- Buddhist Wisdom for Healing the Earth
This new book by David Loy could have also been given the title Buddhism for a Post-Axial Age, with a subtitle like Enlightenment and Earthly Engagement. Loy, Buddhist philosopher and Zen master, suggests that recent Buddhist encounters with the West—and vice versa—have opened up new horizons and possibilities that are profoundly transformative for both cultures. A New Buddhist Path charts out some of these directions, outlining key features of a contemporary Buddhism that is both “faithful to its most important traditional teachings and also compatible with modernity.”
Like other religions that arose during the Axial Age, Buddhism envisioned ultimate human destiny as involving a passage to a realm beyond this one, in a heaven, paradise, pure land, or some ideally conceived realm of the afterlife. These religions thus exhibit world-denying characteristics and tend to deemphasize the value of efforts to make this world a better one, unless this endeavor is tied up with attaining a reward in the afterlife. (Christianity and Islam, though formed historically after the Axial Age according to Karl Jaspers’s reckoning, exhibit similar characteristics and thus, broadly speaking, can be included among the “Axial Age religions.”)
The cosmological dualism that posits a transcendent realm as a “higher order” over and above this worldly realm comes with other problematic features found in Axial Age religions. The dualism inherent in privileging the transcendent over the worldly realm is reflected in patriarchal attitudes and social structures based on a view of the superiority of the male over the female of the human species. The elevation of the human above the rest of the non-human realm of sentient beings and above the natural world is another concomitant feature of this dualistic view. Issues of gender equity and of eco-social justice are among the challenges posed by modernity and postmodernity to the traditions established by Axial religions. Assessing the impact of the Axial religions on human civilization as a whole, Loy himself suggests that “although Axial-type transcendence has been historically invaluable, it is no longer adequate for what we know today . . . we need to be liberated from their dualisms, which have outlived their role.”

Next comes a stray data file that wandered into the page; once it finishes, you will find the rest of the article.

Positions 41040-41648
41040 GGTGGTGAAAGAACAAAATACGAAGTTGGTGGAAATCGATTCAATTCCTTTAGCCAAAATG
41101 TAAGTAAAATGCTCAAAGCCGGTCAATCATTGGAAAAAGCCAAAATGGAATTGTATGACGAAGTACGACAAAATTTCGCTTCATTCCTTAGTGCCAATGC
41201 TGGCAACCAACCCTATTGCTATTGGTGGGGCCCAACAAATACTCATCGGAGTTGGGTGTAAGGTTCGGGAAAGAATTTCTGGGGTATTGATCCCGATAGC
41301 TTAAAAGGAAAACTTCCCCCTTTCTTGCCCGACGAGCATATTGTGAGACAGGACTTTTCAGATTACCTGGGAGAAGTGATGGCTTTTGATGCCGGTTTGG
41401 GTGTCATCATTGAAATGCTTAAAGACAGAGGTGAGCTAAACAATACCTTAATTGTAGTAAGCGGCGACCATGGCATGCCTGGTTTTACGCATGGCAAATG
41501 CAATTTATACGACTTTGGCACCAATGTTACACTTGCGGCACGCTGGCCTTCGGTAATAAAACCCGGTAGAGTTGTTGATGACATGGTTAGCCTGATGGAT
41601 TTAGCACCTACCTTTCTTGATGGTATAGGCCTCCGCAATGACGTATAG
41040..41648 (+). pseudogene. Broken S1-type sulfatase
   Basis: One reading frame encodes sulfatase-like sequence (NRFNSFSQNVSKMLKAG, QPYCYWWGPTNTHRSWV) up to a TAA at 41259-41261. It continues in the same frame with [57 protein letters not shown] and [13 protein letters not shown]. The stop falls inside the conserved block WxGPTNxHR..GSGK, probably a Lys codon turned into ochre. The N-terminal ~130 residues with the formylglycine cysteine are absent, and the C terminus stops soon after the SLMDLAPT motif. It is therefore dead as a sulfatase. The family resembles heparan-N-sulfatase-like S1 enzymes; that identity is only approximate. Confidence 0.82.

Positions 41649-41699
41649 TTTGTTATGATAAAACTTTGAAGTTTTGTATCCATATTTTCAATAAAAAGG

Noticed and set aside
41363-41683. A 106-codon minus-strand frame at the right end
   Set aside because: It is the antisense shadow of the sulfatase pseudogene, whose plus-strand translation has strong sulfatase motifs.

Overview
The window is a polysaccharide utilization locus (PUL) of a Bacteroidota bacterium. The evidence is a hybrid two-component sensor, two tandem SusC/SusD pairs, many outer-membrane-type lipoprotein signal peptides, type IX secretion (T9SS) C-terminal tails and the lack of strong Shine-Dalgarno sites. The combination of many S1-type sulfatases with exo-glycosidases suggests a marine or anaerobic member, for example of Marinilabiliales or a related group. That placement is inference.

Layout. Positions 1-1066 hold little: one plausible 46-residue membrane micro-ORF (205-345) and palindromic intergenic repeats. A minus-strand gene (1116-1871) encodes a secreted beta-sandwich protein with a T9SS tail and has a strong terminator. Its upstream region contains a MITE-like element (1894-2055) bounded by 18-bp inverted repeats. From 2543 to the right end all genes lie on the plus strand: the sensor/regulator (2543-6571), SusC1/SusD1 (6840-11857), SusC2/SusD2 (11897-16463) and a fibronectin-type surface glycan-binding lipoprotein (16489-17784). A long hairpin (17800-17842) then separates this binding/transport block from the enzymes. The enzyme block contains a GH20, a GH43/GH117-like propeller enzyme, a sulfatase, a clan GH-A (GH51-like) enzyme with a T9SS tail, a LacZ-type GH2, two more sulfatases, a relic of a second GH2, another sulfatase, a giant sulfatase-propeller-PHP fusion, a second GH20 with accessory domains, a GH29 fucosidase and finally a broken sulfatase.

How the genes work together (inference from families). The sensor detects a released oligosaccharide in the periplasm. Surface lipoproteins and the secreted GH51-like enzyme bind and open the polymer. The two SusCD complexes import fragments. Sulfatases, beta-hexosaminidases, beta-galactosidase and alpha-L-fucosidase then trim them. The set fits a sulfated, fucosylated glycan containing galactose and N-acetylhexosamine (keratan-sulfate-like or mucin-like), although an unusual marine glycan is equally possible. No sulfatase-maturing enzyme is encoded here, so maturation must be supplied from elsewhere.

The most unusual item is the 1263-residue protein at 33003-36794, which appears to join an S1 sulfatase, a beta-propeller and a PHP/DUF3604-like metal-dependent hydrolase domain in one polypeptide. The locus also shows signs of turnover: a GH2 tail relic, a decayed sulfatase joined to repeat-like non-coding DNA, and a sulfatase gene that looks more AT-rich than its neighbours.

Varieties of Buddhist Experience
Partly as a backlash to the one-sidedly transcendent emphasis associated with the Buddhist message, there are those, especially in the West, who espouse a view of the Buddhist path that conveniently fits within or adapts itself to a postmodern worldview that rejects cosmological dualism.
There are also those who take Buddhism to be a psychotherapeutic program that allows individuals to cope with life in a competitive, consumeristic society. Loy notes that philosopher Slavoj Žižek unmasks this truncated and totally inadequate understanding of the Buddhist message in the latter’s critique of a therapeutic “Western Buddhism” focused on emotional and stress management, a Buddhism adapted to “the hegemonic ideology of global capitalism” in that “its meditative stance is arguably the most efficient way for us to fully participate in capitalist dynamics while retaining the appearance of mental sanity.”
Grounded in his own Zen Buddhist meditative practice as well as in years of reading and reflection and writing on the implications of the Buddhist message for our time, Loy describes for us, as the title suggests, “a new Buddhist path” that overcomes the cosmological dualism of the Axial religions without capitulating to the value systems of global, market-centered, capitalistic consumerism. He lays out a nondual path based on the fundamental Buddhist insight into “things as they really are,” a wisdom that sees everything as intimately interconnected and that leads naturally to the dynamic activity of compassion.
Examining the history of Buddhism, one might point out that Loy’s is not really a “new” Buddhist path. Rather, it recalls the basic themes of the Mahāyāna movement that occurred in India in the early centuries of the common era. Second-century Buddhist philosopher Nāgārjuna’s affirmation that “nirvāṇa is no other than saṃsāra, saṃsāra no other than...